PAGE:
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Re: How are mutual funds taxed?
Old 11-02-2005, 11:34 AM   #7
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Re: How are mutual funds taxed?

Quote:
Originally Posted by brewer12345
fed, you have it right.

FWIW, I don't do reinvestment of divs in taxable accounts anymore.* The tax acctouning is too much of a PITA when you sell.
I agree 100% on that! DRIP accounts are convient until you have to report taxes on them. The paperwork involved is a major headache. I too stopped my DRIPs and have gone to cash payouts. If I want to re-invest I can but I am finding it easier to just put the extra into a fund or a cash account until I decide what to do with it.
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Re: How are mutual funds taxed?
Old 11-02-2005, 11:37 AM   #8
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Re: How are mutual funds taxed?

thanks! i think i got it.

and i agree with NOT auto-re-investing the div's. you might as well jsut do it when you want to.
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Re: How are mutual funds taxed?
Old 11-02-2005, 11:38 AM   #9
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Re: How are mutual funds taxed?

Quote:
Originally Posted by thefed
RIGHT. I'd pay on the divi's/cap gains at year end. However, if those div's are automatically re-invested, that money itself that was re-invested isnt taxed again....right? Just the gains made from those investments (re-invested divi's)....

SO, by automatically re-investing divi's and distributions, i am effectively paying tax on THAT portion of the gains then, and the rest when I sell?

I seem to get answers all over the board...lol. I'm really just trying to figure out the most cost effective way to save for withdrawels betwen ages 45 and 60. But doing so involves understanding the taxes,which i get all sorts of answers to....
Let's say your $100 account owns a mutual fund that pays a $5 dividend. *You'll pay tax on that "qualified" dividend at the tax rate for your bracket. *You'll probably pay that tax from some other source of funds (like your paycheck) and that $5 will buy more shares in your mutual fund. *Now your basis is $105. *If you have further gains, they're referenced to the new $105 basis and that original $105 is no longer taxed.

You're right about the advantage of automatically reinvesting, so don't discard it just out of concern for keeping records. *The two biggest advantages of reinvesting all of the dividends/distributions is that you're making steady purchases over time-- a form of dollar-cost-averaging-- and you're paying the taxes as you go from money outside the fund. *Jeremy Siegel goes into excruciating detail on the long-term performance enhancements of this in "The Future for Investors".

If you're gonna reinvest then you're gonna get real good at recordkeeping & math, or you're going to use an "average cost basis" and not worry about tax optimization. *A computer program like Quicken or MS Money (or a spreadsheet) greatly simplifies these tedious tasks. *I'm enamored of Quicken's "Choose Lots" and "Minimize Cap Gains" options in making these decisions, and Money probably does something similar.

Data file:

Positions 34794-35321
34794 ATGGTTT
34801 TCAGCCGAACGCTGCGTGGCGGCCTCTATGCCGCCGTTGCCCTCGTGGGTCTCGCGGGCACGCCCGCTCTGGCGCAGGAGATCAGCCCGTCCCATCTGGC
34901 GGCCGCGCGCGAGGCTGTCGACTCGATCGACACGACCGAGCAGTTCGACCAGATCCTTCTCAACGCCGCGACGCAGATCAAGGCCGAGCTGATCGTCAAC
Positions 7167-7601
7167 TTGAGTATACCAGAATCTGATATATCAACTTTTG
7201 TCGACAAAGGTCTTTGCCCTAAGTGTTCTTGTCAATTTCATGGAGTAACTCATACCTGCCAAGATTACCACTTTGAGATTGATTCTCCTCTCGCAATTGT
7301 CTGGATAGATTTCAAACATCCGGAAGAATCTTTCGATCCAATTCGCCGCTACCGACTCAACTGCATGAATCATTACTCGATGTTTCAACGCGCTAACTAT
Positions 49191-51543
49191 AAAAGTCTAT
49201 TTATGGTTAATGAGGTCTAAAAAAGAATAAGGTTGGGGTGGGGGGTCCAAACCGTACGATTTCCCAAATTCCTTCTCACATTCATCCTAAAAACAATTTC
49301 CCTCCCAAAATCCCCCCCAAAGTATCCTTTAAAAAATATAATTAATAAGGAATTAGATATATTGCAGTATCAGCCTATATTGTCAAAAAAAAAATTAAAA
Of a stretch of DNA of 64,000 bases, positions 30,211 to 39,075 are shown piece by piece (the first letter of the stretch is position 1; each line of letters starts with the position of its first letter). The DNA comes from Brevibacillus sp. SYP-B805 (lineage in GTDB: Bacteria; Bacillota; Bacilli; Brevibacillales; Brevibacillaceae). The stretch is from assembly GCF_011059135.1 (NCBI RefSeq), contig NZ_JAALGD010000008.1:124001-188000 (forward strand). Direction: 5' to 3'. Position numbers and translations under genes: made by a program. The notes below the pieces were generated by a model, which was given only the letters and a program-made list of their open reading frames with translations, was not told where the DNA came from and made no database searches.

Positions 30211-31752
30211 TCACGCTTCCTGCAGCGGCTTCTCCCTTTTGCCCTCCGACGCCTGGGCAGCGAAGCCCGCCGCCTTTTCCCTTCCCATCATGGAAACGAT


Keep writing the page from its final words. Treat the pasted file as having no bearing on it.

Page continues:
If you ask a question of two posters on this board you'll get three answers and a "That depends." *If you ask a tax question then you'll get eight or nine answers... and some of them might even be correct. *So look for the references and do your own due diligence.
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Re: How are mutual funds taxed?
Old 11-02-2005, 12:30 PM   #10
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Re: How are mutual funds taxed?

oh I'm doing my DD, i learned that playigng penny stocks. I just figured this would be a good place to get a start.

Thanks!
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Re: How are mutual funds taxed?
Old 11-02-2005, 01:29 PM   #11
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Re: How are mutual funds taxed?

Tax accounting for reinvested mutual fund dividends can be a pain unless you go with a service that makes it easy...for example, Vanguard has a handy tool to calculate tax basis for their funds, assuming you buy them directly from VG. This makes things much simplier when it comes time to sell.

If you are holding funds in a generic brokerage account that can't provide this service, then I would agree with the others that you shouldn't reinvest dividends.

TheFed, didn't you ask the same question over on Fatwallet?
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Re: How are mutual funds taxed?
Old 11-02-2005, 01:33 PM   #12
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Re: How are mutual funds taxed?

Soupcxan,

I'm fairly new to VG, and I was wondering if you knew how, if possible, to designate a specific "lot" when you go to sell a mutual fund. In other words, instead of selling for your average cost basis, specify a particular lot you bought at a particular price (for taking intentional tax losses). How easy is this to do? Anyone have any experience there? I thought about harvesting tax losses at rebalancing time (as soon as I have some losses!!).